Colonocyte telomere shortening is greater with dietary red meat than white meat and is attenuated by resistant starch

Nathan J. O'Callaghan, Shusuke Toden, Anthony R. Bird, David L. Topping, Michael Fenech, Michael A. Conlon

Research output: Contribution to journalArticlepeer-review

43 Citations (Scopus)


Background & aims: Population studies indicate that greater red meat consumption increases colorectal cancer risk while dietary fibre is protective. Previous work in rats showed that diets high in protein, including red meat, increase colonocyte DNA strand breaks and that this effect is attenuated by resistant starches (RS). Telomeres are long hexamer repeats that protect against spontaneous DNA damage which would lead to chromosomal instability. Telomere shortening is associated with greater risk of colorectal cancer. The current study aimed to determine the effects of cooked red and white meat intake on colonocyte telomere length in rats and whether dietary RS modified their effects. Methods: After four weeks of feeding cooked beef or chicken at 15, 25 and 35% of diet with or without RS, colonocyte telomere length was measured. Results: Telomere length decreased in proportion to red meat content of the diet. A similar trend was observed in the white meat group. Colonocyte telomere shortening due to increased dietary meat was attenuated by the inclusion of RS. Conclusion: These data support previous findings of increased colonocyte DNA damage with greater red and white meat intake and also the protective effect of dietary fibre.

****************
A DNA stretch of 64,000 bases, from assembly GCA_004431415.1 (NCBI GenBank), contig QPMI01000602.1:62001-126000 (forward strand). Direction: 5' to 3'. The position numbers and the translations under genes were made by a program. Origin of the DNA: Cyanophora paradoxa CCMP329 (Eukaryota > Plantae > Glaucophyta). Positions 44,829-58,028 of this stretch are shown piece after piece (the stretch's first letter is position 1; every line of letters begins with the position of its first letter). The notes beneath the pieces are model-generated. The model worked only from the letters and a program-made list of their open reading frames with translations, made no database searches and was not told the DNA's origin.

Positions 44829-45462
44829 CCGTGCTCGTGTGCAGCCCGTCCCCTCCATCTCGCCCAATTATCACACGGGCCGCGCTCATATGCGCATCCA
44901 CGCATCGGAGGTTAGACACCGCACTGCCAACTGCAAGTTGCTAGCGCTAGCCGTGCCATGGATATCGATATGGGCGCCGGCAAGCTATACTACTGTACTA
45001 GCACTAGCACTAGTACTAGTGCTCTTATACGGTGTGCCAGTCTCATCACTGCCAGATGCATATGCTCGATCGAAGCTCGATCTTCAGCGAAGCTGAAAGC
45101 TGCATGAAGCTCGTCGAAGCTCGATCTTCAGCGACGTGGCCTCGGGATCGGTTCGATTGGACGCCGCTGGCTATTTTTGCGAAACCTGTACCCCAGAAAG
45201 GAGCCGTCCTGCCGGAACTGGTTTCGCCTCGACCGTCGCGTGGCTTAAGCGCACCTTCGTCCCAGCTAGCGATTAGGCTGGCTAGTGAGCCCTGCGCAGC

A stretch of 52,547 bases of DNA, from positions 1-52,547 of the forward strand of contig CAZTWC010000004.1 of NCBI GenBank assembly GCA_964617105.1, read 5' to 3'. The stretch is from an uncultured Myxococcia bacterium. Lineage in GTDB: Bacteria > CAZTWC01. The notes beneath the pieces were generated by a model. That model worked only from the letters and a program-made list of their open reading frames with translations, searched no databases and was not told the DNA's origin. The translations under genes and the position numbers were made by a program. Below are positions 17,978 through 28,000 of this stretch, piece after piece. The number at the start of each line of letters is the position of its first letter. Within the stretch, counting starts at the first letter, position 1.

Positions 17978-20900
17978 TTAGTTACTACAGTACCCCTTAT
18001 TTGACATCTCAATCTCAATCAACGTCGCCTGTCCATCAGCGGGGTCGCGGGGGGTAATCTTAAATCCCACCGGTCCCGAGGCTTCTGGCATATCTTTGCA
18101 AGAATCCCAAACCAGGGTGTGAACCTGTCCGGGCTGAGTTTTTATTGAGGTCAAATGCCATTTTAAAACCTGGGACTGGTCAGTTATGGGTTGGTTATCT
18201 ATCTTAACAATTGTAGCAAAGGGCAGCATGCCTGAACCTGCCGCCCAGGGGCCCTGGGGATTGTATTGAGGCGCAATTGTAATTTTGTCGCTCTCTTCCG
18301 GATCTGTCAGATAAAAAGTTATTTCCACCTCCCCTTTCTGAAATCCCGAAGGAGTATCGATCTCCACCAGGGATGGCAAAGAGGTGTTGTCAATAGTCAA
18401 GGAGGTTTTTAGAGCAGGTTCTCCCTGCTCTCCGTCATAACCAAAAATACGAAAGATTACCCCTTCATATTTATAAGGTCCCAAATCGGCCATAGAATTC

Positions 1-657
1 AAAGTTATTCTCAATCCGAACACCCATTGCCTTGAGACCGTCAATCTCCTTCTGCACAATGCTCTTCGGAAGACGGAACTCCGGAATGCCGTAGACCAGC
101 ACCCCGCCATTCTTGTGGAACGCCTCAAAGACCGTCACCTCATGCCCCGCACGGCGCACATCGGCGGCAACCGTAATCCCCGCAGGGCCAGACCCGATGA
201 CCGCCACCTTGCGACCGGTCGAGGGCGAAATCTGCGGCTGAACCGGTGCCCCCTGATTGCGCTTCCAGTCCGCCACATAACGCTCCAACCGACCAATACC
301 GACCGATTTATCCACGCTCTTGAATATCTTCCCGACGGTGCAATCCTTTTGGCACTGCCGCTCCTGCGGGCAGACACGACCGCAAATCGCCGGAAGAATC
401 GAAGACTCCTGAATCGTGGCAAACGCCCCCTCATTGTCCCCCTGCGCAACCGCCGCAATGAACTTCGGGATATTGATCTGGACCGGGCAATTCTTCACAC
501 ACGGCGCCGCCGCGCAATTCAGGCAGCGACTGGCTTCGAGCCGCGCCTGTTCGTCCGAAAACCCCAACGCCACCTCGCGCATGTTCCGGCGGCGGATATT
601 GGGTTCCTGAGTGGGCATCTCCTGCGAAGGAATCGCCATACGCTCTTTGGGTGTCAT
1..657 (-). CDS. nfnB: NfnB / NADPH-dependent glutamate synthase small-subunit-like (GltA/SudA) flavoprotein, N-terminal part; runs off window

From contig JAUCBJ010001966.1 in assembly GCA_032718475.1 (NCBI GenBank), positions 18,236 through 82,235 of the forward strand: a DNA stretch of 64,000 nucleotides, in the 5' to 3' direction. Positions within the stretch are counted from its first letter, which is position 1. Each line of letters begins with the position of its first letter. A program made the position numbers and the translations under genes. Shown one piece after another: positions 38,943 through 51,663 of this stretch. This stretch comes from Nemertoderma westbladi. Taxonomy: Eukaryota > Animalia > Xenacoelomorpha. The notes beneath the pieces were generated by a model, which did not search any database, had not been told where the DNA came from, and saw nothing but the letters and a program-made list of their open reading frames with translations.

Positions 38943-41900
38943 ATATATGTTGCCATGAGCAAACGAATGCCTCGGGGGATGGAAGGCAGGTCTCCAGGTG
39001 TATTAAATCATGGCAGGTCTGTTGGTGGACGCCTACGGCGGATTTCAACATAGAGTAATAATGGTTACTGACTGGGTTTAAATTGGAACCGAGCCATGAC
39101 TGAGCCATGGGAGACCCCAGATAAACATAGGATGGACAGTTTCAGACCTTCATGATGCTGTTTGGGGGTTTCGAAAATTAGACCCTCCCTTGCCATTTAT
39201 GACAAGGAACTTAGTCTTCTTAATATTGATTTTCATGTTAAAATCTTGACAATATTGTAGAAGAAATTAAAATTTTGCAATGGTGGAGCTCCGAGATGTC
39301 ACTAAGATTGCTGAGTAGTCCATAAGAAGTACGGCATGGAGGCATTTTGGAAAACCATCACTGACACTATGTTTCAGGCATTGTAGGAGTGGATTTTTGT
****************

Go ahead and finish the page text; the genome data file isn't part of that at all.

Original languageEnglish
Pages (from-to)60-64
Number of pages5
JournalClinical Nutrition
Issue number1
Publication statusPublished or Issued - Feb 2012


  • Colonocytes
  • Red meat
  • Resistant starch
  • Telomere
  • White meat

ASJC Scopus subject areas

  • Nutrition and Dietetics
  • Critical Care and Intensive Care Medicine

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